10 Incredible Things to See and Do in Cinque Terre

| Peter Thomas / Unsplash

The Cinque Terre, five enchanting villages dotted along a stretch of the Italian Riviera in Liguria, have a multitude of activities for the traveller. From a lazy beach day to a rugged mountain hike to a cuisine that emphasizes fresh seafood and the world-famous local basil, there is so much to do in this magical Italian destination. We have made it a little bit easier to plan your trip with these tips on the best things to do and see in the Cinque Terre.

1. Go to Guvano Beach

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While there is plenty of coastline here, the beaches in the Cinque Terre are small, with pebbles and huge rocks instead of sand. They are primarily managed by private beach clubs that rent sun loungers and umbrellas. In the summer, they can get quite crowded so if you are looking to swim in peace, hike to the beach between Vernazza and Corniglia. The descent takes about an hour down a few hundred stairs on an unmarked path. One other important thing to know about Guvano beach is that parts of it are clothing optional.

2. Eat Pansotti and Farinata

Architectural Landmark

While anchovies are the primary dish along this part of the Italian coastline – and you really should give them a try – there are two other tasty dishes that are particular to the Cinque Terre. Pansotti are a type of ravioli stuffed with a mixture of soft cheese and greens, served with a walnut sauce. The most authentic version of this dish calls for a mix of wild greens known as prebuggiun foraged from the rocky slopes above the Mediterranean that can include borage, nettles, wild fennel, dandelion and even wild poppy. The traditional cheese used is called prescinsêua and is kind of like a creamy sharp ricotta. You will also likely find these triangle shaped ravioli stuffed with spinach and ricotta, which is almost as delicious. For a snack look for Farinata, sold at focaccia and pizza stands. It is made from chickpea flour, water and oil and traditionally baked on a special wide flat copper tray called a testo in a wood-burning oven. Farinata is served in triangle-shaped slices and you can have it plain with just a sprinkle of salt and pepper or sometimes with wild herbs or capers and onions baked in.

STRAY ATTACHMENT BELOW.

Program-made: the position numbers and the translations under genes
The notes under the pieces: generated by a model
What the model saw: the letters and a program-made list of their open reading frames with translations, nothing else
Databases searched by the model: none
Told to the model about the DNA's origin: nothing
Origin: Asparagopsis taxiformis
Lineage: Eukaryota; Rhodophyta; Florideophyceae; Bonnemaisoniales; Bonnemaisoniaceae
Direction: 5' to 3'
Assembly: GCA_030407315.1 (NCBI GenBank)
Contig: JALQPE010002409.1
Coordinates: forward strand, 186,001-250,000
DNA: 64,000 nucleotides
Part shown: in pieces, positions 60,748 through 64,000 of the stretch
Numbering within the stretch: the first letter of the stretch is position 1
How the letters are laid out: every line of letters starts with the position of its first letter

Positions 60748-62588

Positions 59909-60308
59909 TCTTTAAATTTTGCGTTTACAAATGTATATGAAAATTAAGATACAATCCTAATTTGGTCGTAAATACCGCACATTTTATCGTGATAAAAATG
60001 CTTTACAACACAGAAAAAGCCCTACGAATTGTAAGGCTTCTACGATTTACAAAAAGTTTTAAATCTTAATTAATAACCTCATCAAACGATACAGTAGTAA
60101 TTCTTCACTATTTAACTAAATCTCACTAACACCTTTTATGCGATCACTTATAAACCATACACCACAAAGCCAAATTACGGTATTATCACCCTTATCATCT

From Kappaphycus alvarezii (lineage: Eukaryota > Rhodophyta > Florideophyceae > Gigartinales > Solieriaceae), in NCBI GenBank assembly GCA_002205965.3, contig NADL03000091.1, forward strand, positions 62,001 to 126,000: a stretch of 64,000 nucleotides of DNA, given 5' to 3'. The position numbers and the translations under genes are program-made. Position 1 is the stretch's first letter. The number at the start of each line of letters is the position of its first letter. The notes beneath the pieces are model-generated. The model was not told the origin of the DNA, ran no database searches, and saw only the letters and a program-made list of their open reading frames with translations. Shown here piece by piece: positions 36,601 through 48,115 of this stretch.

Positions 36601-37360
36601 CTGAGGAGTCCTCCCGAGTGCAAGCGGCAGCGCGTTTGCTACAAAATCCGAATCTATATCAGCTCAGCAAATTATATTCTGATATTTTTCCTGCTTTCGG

3. Hike the Path of Love

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I was in Italy with my Girlfriend and got some great Pictures from Cinque Terre.
Elias Kipfer / Unsplash

There are hundreds of miles worth of hiking trails in the Cinque Terre, but if you are short on time or not able to trek on some of the more challenging routes, the La Via Dell’amore (The Path Of Love) is accessible to almost everyone. This paved stone stretch of the very popular #2 Blue Path requires an entry fee and links the towns of Riomaggiore and Manarola.

4. Drink Sciacchetrà

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Look up and you will see that there are a lot of vineyards clinging to the cliffs above the five Cinque Terre villages. One of the most unique wines that is produced here is called Sciacchetrà. It is a sweet dessert wine that tastes best with a wedge of cheese or dessert at the end of your meal. The laborious process of making this sweet nectar starts with handpicking the most perfect and juicy Bosco grapes from the vine and then slowly drying them. The long slow drying part is called passito. Once bottled, the wine is cellared for about two years, resulting in a honey hued amber liquid with notes of fig and apricots.

5. Visit an island

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Palmaria, Italy